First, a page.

Laurel Valley coaching icon Jerry Page dies at age 89

Wednesday, December 22, 2021 | 5:39 PM

A local coaching giant is gone but his legacy lives on.

Longtime Laurel Valley football and baseball coach Jerry Page died Wednesday morning due to complications from pneumonia, WCCS radio out of Indiana County reported.

He was 89.

Page coached the Rams, who later merged with Ligonier Valley and kept the nickname, for three decades, taking over as head football coach in 1979. The influential coach is well known in Westmoreland and Indiana counties.

His impact was far-reaching as he left a lasting impression on hundreds of former players and coaching colleagues.

“Coach never worried about wins,” said United football coach Kevin Marabito, who coached on Page’s staff at Laurel Valley. “His main focus was to mold each player into becoming a better person, a good husband or a good father. Coach wanted you to succeed in life after football. He was always so positive and never focused on the negatives.”

A gentleman and beloved family man who always complimented the opposing team and maintained a calm demeanor no matter the situation, Page had 206 football wins and made the District 6 playoffs 16 times.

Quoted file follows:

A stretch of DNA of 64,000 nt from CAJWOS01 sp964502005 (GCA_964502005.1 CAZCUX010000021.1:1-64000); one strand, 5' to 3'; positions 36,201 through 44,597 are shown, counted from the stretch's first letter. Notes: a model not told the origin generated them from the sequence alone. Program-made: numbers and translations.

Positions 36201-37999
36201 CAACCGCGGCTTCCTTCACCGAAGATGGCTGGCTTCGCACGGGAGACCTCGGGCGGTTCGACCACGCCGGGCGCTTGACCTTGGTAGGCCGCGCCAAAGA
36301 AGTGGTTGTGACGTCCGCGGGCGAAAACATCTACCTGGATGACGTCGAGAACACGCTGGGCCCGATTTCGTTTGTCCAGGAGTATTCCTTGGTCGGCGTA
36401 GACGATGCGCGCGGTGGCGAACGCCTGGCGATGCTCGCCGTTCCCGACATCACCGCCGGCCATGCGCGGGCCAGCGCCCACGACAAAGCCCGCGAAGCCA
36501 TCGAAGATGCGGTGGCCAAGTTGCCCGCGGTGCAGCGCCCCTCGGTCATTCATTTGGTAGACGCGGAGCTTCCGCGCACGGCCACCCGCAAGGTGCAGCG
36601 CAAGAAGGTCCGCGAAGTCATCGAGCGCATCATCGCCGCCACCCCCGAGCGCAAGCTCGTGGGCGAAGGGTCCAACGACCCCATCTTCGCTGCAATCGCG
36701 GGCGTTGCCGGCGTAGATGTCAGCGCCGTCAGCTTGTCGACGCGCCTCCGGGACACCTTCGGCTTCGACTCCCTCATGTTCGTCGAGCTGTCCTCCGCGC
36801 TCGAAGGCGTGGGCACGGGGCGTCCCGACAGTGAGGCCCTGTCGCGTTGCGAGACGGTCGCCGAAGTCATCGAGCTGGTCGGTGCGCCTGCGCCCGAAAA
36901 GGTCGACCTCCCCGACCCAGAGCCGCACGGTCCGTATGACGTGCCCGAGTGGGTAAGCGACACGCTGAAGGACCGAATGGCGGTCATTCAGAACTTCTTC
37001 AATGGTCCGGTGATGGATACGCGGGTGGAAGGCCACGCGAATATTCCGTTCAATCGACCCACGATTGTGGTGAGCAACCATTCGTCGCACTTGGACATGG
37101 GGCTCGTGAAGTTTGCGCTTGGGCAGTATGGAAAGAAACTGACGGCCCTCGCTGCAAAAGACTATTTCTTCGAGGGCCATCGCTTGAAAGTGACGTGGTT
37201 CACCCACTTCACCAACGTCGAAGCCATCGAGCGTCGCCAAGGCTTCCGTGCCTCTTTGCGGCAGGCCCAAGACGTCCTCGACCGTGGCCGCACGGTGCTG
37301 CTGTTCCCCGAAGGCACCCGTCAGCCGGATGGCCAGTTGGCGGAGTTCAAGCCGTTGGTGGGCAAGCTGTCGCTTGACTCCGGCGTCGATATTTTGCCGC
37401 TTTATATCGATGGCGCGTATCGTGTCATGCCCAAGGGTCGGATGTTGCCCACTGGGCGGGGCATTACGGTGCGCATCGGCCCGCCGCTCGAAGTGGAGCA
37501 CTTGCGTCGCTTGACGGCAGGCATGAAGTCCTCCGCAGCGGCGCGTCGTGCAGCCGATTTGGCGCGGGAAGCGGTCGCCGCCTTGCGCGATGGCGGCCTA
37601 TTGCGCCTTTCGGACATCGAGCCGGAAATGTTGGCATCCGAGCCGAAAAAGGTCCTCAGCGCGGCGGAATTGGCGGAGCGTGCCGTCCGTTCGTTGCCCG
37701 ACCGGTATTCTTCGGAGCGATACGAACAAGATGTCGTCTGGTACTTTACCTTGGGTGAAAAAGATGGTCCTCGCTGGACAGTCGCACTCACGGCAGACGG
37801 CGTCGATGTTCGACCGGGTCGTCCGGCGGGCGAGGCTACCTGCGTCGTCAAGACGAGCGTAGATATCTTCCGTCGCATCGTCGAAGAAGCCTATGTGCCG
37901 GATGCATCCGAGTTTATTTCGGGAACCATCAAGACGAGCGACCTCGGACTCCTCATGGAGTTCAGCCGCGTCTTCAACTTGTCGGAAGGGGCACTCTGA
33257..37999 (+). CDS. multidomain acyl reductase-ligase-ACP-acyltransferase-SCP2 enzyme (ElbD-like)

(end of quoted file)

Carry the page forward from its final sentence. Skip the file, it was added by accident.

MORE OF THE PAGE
“Jerry was Laurel Valley,” Ligonier Valley football coach Roger Beitel said. “His legacy and footprint on this Valley continues to this day. He was the epitome of ‘Ram Pride.’”

Winning went hand-in-hand with the positivity of his program: Page only had three losing seasons.

“Every practice had to end positively. You would never leave the field until it was positive,” Marabito said. “Coach was always a gentleman no matter where he saw you and took time to talk with you.”

Page’s son, Greg, coached football at Marion Center and went against his father three times but could not defeat Laurel Valley.

A Portage graduate, Jerry Page retired from coaching in 2009.

He coached baseball at the school for 35 years. He also kept the boys basketball scorebook for years.

Page is survived by his wife of 60 years, Bonnie, and his children, Greg, Scott, Jeff, Todd and Elaine.

“He adored and loved his wife,” Beitel said. “He never missed an opportunity to dance with Bonnie at any social event that he could.

”His 206 wins is hall-of-fame material, but he created a football program that you wanted to emulate.”

Bill Beckner Jr. is a Tribune-Review Staff Writer. You can contact Bill by email at or via Twitter .


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